Tuesday, September 30, 2008

So, what will happen on Thursday? The WSJ (which favors a bailout) worries that:
One option is that Democrats will tell Mr. Paulson that they can pass his plan with more liberal votes, but that their price has gone up. This would mean more of the tax, spend and regulate provisions that House GOP leaders stripped out before their rank-and-file headed for the exits. These would only raise the price for taxpayers of the Treasury rescue and, if the equity provisions were too onerous, make the Paulson plan far less workable.
I'm hoping for the following alternative:
If Mr. Paulson wants to be a statesman, he could offer a Plan B that avoids giving Treasury such a big blank check. Instead, he could propose more public capital for the Federal Deposit Insurance Corp., which would do more of the creative financial plumbing it has done over the last week. (See here.) This will have to happen next year anyway, and the FDIC has long experience protecting taxpayers for public capital injections through preferred stock and warrants.

Monday, September 29, 2008

My best guess is that this is a good thing, especially since Congress could change its mind in as soon as Thursday.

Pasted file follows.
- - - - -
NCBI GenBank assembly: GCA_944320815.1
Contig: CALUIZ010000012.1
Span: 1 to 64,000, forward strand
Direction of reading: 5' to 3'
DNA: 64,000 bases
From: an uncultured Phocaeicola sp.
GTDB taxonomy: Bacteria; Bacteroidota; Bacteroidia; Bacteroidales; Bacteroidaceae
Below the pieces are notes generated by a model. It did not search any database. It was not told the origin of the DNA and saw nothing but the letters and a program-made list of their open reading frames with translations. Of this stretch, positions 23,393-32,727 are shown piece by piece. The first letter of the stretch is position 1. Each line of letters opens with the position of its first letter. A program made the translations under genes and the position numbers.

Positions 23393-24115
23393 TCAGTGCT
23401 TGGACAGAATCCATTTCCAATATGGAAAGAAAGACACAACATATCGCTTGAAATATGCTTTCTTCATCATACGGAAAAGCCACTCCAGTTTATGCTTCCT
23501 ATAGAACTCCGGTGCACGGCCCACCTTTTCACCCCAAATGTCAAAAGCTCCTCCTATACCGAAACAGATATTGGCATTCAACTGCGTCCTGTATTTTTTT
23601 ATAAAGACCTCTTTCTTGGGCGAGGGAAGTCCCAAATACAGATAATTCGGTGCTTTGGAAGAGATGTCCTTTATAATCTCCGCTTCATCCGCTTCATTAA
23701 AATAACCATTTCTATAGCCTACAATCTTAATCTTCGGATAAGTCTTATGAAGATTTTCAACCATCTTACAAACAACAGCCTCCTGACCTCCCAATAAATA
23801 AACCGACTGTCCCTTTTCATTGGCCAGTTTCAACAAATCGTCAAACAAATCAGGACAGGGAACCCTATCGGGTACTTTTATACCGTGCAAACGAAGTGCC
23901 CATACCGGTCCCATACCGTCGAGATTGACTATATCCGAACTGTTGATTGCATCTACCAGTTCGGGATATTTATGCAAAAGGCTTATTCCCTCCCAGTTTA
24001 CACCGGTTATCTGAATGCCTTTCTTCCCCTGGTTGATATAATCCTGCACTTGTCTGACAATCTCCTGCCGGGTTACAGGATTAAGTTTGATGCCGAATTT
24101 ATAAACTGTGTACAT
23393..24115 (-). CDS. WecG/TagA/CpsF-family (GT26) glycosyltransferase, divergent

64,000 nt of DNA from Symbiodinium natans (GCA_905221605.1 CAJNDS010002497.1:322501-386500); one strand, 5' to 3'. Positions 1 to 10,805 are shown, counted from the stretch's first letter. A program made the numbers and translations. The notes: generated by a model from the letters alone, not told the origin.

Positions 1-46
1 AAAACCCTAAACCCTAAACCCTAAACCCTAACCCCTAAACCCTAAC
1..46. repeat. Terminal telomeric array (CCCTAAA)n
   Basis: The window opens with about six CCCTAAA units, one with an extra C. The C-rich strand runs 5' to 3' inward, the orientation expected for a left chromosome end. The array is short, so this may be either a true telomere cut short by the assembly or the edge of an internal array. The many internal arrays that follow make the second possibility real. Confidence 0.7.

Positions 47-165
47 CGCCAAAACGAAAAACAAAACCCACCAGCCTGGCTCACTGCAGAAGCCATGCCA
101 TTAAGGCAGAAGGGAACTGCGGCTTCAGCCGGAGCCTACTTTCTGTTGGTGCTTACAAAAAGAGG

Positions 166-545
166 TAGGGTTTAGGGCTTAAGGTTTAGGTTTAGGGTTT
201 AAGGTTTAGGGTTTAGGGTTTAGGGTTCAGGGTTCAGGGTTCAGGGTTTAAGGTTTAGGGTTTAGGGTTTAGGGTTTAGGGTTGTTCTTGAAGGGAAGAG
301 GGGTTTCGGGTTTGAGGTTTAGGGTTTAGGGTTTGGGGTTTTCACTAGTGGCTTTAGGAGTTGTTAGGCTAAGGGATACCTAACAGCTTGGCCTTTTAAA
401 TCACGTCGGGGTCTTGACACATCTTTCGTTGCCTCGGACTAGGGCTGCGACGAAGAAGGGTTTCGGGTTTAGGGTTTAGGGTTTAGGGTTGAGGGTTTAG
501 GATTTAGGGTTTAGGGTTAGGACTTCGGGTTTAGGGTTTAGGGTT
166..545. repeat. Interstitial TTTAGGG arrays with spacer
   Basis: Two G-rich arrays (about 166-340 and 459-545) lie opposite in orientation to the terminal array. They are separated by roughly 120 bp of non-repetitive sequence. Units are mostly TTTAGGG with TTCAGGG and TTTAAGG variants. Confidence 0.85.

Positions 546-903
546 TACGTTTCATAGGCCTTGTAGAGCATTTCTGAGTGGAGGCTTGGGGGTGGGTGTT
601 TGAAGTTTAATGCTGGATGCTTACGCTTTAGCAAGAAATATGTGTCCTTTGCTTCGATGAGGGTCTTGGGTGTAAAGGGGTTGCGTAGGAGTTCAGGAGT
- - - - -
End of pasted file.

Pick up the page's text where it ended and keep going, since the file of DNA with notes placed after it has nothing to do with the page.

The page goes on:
In a stunning vote that shocked the capital and worldwide markets, the House on Monday defeated a $700 billion emergency rescue for the nation's financial system, ignoring urgent warnings from President Bush and congressional leaders of both parties that the economy could nosedive without it...
More than two-thirds of Republicans and 40 percent of Democrats opposed the bill. In all, 65 Republicans joined 140 Democrats in voting "yes," while 133 Republicans and 95 Democrats voted "no."

Sunday, September 28, 2008

Casey Mulligan says "Since World War II, the correlation between the inflation-adjusted commercial paper yield and subsequent inflation-adjusted growth of GDP per capita is zero." I haven't made up my mind yet, but I really want to believe Prof. Mulligan's corollary, "The Treasury and the Fed should let Wall Street drown alone, to be replaced by new financial service providers who can swim as robustly as are non-financial American businesses."

Friday, September 26, 2008

From the Washington Post, the best case against a bail-out: